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When are “if” and “whether” equivalent?

I was told that one can use if in constructions like:

... if A, then ...

But that whether should be used when there is more than one option, like:

... whether A or B, then ...

Is it good practice or common to use whether when giving only one implicit or explicit option?

... whether A (or not), then ...

... whether A, then ...

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If and whether are conjunctions, not prepositions. –  RegDwigнt Apr 25 '12 at 12:48
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marked as duplicate by KitFox, Matt Эллен, Jasper Loy, Mitch, Marthaª Apr 25 '12 at 18:22

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2 Answers

up vote 3 down vote accepted

No, it is not common practice to use whether with only one option.

According to the helpful Grammar Girl web site entry on whether vs. if:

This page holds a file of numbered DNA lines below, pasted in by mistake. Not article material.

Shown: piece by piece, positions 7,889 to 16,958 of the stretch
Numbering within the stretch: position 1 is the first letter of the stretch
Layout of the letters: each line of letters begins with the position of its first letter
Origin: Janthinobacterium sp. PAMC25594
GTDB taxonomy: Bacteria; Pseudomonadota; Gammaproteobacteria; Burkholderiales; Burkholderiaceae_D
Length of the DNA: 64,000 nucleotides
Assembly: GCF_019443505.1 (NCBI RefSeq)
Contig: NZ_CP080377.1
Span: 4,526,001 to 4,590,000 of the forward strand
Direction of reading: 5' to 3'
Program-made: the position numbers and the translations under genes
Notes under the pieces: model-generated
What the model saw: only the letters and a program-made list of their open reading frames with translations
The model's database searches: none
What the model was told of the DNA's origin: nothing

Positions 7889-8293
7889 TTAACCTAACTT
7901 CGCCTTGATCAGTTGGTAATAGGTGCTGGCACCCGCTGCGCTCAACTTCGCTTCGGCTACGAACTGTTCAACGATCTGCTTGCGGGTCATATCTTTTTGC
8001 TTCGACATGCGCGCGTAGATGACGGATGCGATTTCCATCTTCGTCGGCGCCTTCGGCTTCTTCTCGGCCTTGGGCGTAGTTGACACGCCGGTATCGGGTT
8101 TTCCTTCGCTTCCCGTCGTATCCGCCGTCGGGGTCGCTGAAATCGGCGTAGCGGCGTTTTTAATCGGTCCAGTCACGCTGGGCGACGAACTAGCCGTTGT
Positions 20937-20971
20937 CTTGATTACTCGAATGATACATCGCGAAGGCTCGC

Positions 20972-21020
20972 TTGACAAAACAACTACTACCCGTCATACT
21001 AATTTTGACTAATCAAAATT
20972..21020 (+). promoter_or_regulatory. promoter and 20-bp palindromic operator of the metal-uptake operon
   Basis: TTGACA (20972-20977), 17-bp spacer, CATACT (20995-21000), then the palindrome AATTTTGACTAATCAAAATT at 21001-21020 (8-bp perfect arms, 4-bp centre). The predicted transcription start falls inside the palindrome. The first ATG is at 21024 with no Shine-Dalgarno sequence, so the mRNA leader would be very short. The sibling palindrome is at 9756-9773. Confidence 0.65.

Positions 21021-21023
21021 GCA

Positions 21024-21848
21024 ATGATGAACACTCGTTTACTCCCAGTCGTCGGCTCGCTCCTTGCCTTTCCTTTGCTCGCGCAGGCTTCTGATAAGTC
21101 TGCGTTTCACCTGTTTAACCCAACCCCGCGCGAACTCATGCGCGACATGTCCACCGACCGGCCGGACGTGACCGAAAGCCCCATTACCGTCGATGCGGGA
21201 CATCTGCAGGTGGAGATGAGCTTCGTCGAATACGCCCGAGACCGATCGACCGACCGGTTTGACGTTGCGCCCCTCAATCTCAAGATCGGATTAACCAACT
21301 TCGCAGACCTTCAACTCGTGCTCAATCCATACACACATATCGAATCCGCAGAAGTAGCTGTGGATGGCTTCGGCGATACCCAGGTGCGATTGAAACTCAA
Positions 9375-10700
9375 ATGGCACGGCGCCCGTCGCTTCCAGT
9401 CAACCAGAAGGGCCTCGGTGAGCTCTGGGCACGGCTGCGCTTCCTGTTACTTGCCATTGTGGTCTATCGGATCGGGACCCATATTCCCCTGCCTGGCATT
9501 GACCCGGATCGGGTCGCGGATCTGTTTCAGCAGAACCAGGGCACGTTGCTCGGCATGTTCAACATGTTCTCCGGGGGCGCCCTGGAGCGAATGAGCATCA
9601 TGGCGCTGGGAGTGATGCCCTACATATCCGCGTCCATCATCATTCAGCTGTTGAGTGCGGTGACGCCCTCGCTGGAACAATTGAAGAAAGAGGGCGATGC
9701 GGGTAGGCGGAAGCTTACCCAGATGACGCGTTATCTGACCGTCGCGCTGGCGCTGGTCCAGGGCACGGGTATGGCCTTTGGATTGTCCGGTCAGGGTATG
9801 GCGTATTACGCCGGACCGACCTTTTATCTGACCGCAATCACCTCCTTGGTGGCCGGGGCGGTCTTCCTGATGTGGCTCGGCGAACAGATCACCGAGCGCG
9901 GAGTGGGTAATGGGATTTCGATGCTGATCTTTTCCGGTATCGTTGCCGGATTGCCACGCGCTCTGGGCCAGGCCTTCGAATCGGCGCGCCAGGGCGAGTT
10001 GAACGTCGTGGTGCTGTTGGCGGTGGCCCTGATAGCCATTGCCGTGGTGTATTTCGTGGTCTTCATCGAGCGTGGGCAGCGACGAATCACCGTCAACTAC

The formal rule is to use if when you have a conditional sentence and whether when you are showing that two alternatives are possible.

This same page also has a section (with examples) about when "or not" is needed with the "whether". It says:

Often, the or not is just extra fluff and should be left off. ... On the other hand, you need the full phrase whether or not when you mean "regardless of whether." It shows that there is equal emphasis on both options.

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+1 for the link to what looks to be a website that I'll visit often. –  Eugene Seidel Apr 25 '12 at 12:55
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‘The Cambridge Guide to English Usage’ deals with this by inviting its readers to consider the sentence You’ll let us know if you’re coming. This can be either a question or a command, depending on intonation. When written, it’s not clear whether or not those addressed are required to reply if and only if they’re coming. Misunderstanding can be removed by reformulating it as Would you let us know whether or not you’re coming, although, as the article says ‘the casualness of the original is lost’.

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